Something that happens from time to time is capital being ‘trapped’ in personal companies, unable to be release for fear of triggering further taxation. This will provide some relief for people with that fact pattern.

Beefed up regulation and compliance

In the wake of the Banking Royal Commission, financial regulators Australian Securities and Investments Commission (ASIC) and Australian Prudential Regulation Authority (APRA) will be given a boost of more than $550 million to clamp down on misconduct.

The Australian Taxation Office will be given extra funds to crack down on those prompting tax ‘dodging’. Nothing new here, it just means that open communication between your adviser and tax accountant remains important.

Deferral of Division 7A measures 

Although not a Budget headliner, this is something a lot of our clients will be interested in (you will know if this applies to you). The Government will defer the start date of measures announced in the 2018-19 Budget regarding the operation of the private company Division 7A rules from 1 July 2019 to 1 July 2020 to allow time for further consultation.

This does not provide the certainty we were hoping for in this area, but it does show the complexity of this issue for regulators.

Environment and energy

Sustainable investing is something that Capital Partners has invested a significant amount of resources in, ensuring our offering in this area meets the high standards we demand.

The Government hopes to shore up its climate and energy credentials with $3.5 billion for a new Climate Solutions Package, including $2 billion for the Climate Solutions Fund (previously called the Emissions Reduction Fund), the sustainability conversation becomes more important than ever.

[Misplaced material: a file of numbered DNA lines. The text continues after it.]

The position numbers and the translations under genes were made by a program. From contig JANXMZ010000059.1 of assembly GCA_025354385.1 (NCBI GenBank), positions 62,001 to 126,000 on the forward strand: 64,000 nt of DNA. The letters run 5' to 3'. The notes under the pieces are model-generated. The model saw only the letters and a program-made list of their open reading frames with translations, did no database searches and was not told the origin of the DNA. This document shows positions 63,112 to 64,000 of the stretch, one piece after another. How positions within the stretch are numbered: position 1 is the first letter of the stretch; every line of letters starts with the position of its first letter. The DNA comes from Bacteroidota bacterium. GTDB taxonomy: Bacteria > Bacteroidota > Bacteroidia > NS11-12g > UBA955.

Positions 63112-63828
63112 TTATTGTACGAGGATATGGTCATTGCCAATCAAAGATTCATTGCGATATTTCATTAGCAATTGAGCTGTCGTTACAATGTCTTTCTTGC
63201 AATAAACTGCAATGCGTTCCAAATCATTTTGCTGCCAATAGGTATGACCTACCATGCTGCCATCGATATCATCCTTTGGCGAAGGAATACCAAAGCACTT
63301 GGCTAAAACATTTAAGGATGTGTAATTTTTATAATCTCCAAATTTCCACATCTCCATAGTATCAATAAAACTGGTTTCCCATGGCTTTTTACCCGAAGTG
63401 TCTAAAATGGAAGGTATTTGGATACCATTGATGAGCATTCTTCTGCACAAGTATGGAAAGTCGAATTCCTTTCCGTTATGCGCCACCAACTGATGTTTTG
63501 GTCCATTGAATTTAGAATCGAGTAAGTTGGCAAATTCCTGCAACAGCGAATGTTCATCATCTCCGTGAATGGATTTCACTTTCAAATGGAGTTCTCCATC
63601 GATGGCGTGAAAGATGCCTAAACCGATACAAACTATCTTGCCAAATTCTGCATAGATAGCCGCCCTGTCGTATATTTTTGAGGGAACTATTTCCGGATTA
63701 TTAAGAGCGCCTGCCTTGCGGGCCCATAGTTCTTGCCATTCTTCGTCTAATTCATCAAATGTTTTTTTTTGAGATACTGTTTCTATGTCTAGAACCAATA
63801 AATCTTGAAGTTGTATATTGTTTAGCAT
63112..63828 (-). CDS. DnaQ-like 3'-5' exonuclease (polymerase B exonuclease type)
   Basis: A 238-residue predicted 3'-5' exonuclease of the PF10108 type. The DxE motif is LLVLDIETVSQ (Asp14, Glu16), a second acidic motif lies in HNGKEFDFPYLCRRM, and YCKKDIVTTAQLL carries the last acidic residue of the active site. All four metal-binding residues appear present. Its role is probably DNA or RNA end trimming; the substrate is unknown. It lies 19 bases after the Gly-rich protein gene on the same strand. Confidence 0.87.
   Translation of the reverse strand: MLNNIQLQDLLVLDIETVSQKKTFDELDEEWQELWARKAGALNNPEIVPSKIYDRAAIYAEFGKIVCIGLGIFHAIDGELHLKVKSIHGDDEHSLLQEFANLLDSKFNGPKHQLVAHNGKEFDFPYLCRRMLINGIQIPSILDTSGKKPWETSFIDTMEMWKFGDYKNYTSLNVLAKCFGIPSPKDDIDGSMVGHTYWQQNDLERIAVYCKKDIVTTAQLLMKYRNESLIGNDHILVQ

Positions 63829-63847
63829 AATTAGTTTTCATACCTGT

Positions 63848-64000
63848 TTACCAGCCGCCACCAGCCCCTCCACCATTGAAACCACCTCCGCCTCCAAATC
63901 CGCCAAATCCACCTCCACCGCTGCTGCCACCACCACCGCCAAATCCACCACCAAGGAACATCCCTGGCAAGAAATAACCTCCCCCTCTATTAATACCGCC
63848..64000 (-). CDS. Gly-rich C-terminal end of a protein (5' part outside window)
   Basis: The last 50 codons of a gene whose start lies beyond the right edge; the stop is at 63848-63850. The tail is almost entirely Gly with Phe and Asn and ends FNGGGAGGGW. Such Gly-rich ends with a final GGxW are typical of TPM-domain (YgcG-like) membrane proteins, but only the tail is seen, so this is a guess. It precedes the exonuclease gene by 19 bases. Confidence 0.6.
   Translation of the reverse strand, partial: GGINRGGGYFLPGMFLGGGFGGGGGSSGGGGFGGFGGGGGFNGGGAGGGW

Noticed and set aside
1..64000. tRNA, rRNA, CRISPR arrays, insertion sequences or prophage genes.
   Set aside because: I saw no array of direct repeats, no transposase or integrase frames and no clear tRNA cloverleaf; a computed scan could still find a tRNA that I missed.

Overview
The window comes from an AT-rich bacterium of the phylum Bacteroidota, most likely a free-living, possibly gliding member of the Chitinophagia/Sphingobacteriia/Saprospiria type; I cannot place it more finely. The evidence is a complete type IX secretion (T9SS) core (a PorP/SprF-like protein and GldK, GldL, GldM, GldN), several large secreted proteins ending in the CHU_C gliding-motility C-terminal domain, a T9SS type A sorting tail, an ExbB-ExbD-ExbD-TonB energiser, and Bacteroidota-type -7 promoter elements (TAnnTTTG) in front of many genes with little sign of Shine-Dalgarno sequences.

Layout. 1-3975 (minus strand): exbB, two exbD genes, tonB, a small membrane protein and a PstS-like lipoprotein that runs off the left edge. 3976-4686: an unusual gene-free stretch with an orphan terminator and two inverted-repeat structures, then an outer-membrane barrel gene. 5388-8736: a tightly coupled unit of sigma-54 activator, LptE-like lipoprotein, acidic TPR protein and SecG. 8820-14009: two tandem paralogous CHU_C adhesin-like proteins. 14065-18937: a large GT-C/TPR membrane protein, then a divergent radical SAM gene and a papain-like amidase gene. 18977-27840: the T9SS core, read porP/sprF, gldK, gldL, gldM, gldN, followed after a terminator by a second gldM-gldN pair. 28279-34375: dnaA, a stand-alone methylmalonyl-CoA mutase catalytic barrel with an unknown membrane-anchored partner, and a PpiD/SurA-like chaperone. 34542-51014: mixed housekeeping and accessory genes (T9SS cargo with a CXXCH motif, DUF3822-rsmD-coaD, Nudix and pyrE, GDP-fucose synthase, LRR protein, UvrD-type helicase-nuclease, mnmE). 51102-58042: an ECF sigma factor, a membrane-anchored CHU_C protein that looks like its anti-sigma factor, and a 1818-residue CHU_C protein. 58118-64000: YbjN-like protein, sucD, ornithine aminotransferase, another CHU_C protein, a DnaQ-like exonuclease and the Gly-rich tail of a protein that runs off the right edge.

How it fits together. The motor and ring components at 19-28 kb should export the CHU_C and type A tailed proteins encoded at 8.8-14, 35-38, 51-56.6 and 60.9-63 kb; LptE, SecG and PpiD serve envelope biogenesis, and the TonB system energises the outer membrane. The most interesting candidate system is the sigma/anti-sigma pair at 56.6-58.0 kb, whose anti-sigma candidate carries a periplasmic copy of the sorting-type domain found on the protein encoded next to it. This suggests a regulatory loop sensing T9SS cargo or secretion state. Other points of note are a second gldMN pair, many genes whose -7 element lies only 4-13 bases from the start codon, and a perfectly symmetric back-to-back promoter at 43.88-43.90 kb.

Looking ahead

This is an unusual Budget as there will be little chance of legislating most of the spending measures before a federal election in May.

For its part, the Government’s proposed tax cuts and superannuation measures are welcome, with other stimulus measures providing an important kick every economist loves to see getting people spending, companies hiring and flat wages rising.

Labor has flagged it will deliver its own economic statement later this year if elected. We will have to wait until after the election to see whose policies will take Australia forward.

It is important to note that the policies outlined in this publication are yet to be passed as legislation and therefore may be subject to change.

In a world filled with political, economic and social uncertainty, sound financial advice – advice based on evidence and your values and life goals – holds the key to a happier, healthier life. This is what we believe at Capital Partners.

If you have any questions relating to the effects of legislation changes to your portfolio, you can contact Capital Partners on 6163 6100.

The information provided on this site is of a general nature only and may not be relevant to your particular circumstances. The circumstances of each investor are different and you should seek advice from a financial planner who can consider if these strategies and products are right for you.